BusinessDay: The age of AI - thinkers needed

People who have skills mobility, perceptiveness, complex problem-solving, co-ordination and language abilities are in demand.

By Johan Steyn, 30 March 2022

Published by Business Day:

“Hey Google, play me some children’s music.” My son is growing up in a different galaxy from me. I try hard to manage his “screen time” but most days I find him with both our iPads, Netflix on the left and a game on the right, while navigating the television, kettle and lights with voice commands.

“Dad! The internet is down!” Oh, the worst punishment imaginable! I want him to build puzzles and play in the garden, and he does, but I also want him to stay ahead of the technological curve. Irrelevance is what Yuval Noah Harari warns us about in his best-selling book Sapiens. If we do not stay abreast with technology — at least from a labour perspective — we risk becoming irrelevant.

Nicholas Carr, in his 2008 Atlantic article asked “Is Google making us stupid?” In his 2010 book, The Shallows: What the Internet Is Doing to Our Brains, Carr argued that the medium that provides us instantly with all the information ever produced may be making us dumb. We are losing the ability to think.

There are already many things that computer algorithms can do better than humans. They can see and interpret what they see (computer vision), they can understand language and subtle nuances of speech (natural language understanding), they can learn and recognise patterns (machine learning) and they can execute tasks more accurately and faster than us (intelligent process automation).

There is nowadays a focus on teaching schoolchildren about coding and robotics, and this is needed (though it seems that most teachers are poorly prepared for these subjects). Coding, like mathematics, is essential for future skills. In a world where computers can do most things we do and are smarter than us, all this is good news for people who can code, but it is bad news for people who cannot think.

What we need in preparing our children for the technological future that awaits them is to let the robots do what they do best while we “take the robot out of the person” and set people free to do what we do best: critical thinking, problem-solving, human relationships, empathy, intuition and friendship.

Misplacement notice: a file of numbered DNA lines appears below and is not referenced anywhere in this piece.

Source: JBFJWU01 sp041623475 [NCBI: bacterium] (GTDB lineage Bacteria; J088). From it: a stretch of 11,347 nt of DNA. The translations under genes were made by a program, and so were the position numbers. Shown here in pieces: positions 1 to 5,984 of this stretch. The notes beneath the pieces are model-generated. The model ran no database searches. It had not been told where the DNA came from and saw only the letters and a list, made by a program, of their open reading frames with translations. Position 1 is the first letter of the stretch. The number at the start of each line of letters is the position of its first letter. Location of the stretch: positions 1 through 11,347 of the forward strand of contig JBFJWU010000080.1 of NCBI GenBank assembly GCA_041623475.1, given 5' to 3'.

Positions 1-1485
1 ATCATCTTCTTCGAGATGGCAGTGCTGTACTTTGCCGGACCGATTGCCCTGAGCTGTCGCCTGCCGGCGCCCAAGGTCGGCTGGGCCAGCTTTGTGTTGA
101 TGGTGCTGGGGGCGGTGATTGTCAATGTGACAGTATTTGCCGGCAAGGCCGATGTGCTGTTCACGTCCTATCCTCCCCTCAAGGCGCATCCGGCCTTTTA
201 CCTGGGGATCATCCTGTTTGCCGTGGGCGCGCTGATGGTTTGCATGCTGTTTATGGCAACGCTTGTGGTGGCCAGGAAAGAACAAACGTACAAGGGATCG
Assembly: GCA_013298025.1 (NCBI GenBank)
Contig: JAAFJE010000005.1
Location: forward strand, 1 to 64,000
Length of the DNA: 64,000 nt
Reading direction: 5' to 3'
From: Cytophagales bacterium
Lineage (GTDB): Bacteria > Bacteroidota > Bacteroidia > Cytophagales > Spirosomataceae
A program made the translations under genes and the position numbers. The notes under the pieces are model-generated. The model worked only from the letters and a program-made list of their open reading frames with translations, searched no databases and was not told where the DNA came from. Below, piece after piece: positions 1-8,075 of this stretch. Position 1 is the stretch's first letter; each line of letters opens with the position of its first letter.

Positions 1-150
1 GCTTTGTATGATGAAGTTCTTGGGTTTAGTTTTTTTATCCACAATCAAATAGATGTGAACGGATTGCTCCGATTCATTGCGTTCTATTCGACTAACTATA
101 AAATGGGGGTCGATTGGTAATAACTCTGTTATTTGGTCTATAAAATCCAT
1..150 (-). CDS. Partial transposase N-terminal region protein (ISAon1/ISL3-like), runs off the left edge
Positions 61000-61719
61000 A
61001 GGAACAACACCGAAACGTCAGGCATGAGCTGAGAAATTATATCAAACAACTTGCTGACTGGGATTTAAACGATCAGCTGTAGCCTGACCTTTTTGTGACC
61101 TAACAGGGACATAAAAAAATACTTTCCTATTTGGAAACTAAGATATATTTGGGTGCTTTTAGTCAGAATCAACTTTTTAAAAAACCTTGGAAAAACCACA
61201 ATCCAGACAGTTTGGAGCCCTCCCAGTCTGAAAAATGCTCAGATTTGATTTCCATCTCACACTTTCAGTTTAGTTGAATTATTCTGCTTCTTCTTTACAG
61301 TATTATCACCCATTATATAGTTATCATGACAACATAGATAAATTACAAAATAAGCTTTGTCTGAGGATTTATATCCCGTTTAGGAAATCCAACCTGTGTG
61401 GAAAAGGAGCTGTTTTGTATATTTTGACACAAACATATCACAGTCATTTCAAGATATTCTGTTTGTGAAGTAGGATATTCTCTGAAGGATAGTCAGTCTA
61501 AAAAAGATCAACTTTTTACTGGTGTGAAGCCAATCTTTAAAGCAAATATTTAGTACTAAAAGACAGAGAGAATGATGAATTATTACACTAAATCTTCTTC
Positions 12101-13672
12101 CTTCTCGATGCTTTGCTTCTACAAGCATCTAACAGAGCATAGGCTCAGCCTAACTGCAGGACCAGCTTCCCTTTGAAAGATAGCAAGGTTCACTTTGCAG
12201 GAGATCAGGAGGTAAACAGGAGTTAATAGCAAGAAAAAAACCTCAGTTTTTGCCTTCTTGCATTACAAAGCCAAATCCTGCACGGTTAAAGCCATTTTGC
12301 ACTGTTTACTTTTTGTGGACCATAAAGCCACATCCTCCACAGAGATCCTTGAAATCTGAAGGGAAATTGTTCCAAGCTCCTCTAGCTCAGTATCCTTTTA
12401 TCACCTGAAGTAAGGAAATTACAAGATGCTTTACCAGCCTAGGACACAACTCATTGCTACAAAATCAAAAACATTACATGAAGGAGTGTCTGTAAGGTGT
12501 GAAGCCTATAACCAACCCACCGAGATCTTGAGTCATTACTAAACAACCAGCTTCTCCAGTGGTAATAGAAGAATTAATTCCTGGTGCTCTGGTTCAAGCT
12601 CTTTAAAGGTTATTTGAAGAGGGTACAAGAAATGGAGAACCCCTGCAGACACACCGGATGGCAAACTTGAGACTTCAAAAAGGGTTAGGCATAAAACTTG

We need people who have skills mobility, perceptiveness, complex problem-solving, coordination and language abilities. Adaptability, cultural awareness, and cross-gender and ethnicity understanding ability are critical.

The two most important skills in an era of artificially intelligent computers is that of ethicists and philosophers. The responsible use of technology, the elimination of biases in algorithms, ethical automated decisioning systems and the regulation of autonomous killer weapons needs a philosophical appreciation of the value of human life.

It is my argument that before we train people in coding and digital skills, they need at least some foundation in the humanities. Oh, that most important but critically underappreciated field in academia!

Do not laugh me out of the room ... my proposal is that in preparing people for the future of smart technologies, and long before computer science or coding is taught, students need a foundation in classical Latin and/or Greek, philosophy, ethics, religion and art.

After all, Descartes did not say “I code, therefore I am.”

• Steyn is chair of the special interest group on artificial intelligence and robotics with the Institute of Information Technology Professionals SA.